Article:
By early September 1994, I found Lynn Fisher. On the telephone, she was, as I had expected, wildly suspicious of my intentions, all and any of them. She bristled and mistrusted at first, but gradually warmed to me. She spoke to me for a long time, and by the time we hung up, I had made plans to come see her. Within days, she posted me a Modigliani-esque ink sketch by Tom that she said he had drawn years ago. She had many paintings of his, line drawings, an unfinished novel, a play. She told me that he always signed his work “TOMB.” Tomb, or Tom B., Thomas Bojeski. She wrote that she was certain that the enclosed sketch of the long-haired girl was me. She signed her letter, Thank heavens you found me.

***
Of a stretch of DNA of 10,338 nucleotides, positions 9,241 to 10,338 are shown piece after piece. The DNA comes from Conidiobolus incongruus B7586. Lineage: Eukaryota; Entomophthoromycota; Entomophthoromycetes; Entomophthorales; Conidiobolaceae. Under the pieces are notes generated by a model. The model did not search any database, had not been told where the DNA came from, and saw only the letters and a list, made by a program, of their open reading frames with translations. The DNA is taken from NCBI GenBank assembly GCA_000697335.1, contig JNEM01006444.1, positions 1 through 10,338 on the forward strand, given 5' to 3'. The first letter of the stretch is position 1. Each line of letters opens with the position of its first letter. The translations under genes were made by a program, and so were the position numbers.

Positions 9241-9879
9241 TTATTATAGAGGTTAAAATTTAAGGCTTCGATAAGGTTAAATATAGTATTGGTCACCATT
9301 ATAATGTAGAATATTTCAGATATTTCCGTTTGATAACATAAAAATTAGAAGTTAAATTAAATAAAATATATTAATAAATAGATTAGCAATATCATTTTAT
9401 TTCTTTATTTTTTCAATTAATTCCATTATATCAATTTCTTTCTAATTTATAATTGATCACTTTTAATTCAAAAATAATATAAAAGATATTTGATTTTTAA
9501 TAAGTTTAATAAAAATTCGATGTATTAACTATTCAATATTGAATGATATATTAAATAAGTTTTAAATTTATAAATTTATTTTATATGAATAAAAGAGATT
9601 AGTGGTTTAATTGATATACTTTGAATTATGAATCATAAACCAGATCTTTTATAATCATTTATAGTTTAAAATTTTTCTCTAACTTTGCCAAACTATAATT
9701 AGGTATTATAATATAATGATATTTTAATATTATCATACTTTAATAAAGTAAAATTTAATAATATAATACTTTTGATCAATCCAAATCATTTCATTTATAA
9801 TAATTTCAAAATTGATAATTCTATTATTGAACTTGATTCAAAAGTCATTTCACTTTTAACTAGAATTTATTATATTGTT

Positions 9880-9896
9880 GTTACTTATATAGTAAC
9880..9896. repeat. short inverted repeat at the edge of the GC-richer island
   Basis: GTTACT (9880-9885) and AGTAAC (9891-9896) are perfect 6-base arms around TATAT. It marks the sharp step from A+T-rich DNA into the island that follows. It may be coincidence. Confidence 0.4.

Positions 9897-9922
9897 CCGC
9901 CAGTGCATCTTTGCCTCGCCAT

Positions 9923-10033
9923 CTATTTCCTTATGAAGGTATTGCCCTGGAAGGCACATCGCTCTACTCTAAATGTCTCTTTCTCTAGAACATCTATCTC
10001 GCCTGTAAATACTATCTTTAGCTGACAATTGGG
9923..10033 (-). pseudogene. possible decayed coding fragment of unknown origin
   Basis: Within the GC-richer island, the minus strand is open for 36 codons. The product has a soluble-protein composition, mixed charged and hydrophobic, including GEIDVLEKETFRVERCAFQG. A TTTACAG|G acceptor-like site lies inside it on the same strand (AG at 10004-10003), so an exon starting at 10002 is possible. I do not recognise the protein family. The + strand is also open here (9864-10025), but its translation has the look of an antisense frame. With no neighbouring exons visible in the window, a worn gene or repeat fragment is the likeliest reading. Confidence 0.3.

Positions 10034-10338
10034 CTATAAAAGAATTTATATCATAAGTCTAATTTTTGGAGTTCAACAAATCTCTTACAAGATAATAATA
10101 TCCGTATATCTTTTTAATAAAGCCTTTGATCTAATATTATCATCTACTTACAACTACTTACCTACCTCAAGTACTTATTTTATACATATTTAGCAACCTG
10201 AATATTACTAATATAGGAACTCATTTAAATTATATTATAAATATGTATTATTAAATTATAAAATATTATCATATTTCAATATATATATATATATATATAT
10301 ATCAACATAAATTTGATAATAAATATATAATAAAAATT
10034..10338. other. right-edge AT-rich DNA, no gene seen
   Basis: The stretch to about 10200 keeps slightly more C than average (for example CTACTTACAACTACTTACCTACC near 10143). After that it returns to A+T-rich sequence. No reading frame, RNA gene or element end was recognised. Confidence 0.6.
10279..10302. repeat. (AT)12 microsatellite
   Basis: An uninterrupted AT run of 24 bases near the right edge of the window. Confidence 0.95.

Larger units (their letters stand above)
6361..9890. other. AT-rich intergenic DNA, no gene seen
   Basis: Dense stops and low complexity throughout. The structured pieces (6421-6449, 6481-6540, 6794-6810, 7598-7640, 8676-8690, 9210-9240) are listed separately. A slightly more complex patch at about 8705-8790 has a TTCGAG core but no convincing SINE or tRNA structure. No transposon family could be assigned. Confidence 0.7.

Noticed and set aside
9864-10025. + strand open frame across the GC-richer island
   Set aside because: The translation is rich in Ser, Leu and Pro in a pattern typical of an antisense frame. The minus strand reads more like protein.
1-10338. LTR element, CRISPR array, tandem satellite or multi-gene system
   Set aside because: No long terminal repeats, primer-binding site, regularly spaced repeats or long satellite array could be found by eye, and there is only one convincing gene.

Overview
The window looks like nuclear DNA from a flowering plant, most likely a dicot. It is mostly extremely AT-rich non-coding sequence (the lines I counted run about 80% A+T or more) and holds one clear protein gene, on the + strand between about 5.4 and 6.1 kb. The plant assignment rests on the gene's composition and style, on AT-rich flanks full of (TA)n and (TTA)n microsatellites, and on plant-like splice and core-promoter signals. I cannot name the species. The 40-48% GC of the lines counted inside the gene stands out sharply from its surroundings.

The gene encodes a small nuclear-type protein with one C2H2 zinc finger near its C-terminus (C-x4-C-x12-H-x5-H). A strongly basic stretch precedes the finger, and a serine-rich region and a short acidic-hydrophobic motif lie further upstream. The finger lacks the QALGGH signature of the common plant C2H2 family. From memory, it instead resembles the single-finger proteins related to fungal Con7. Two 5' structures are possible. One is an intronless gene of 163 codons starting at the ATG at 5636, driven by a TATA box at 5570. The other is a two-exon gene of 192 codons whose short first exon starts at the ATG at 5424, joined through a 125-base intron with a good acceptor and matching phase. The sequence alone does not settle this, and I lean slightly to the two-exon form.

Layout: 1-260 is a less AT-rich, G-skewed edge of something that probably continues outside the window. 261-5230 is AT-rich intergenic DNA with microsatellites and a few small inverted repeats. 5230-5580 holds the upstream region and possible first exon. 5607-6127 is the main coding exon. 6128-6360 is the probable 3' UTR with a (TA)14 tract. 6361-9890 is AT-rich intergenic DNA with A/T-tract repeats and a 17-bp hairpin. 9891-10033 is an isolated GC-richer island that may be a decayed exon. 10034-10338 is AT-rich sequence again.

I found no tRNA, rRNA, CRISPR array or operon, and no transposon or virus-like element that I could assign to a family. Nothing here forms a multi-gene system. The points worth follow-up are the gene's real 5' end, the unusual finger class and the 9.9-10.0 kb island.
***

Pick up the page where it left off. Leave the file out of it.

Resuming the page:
I have now, in my office in New York, an oil painting of Tom’s, a primitive—a slender girl standing at a meadow’s edge, her hair in a thin ponytail, an imagined breed of tree in the distance with one single leaf falling from it, a hopelessly autumnal sky. I have a soft, lined-paper page—as if torn from an elementary school composition book—with his scrolls and doodles on it, little figurines, and some thirty practices of his signature, in an almost Victorian hand: Thomas James, Thomas James, Thomas James all over the page. I have a handful of poems he never published, now included here. And a list of poems he would have written had he stayed alive, all in the character he called Tom O’ Bedlam. “Tom O’ Bedlam Dances,” “Tom O’ Bedlam Enters the Asylum,” “Tom O’ Bedlam Walks in the Rain,” “Tom O’ Bedlam among the Fireflies.”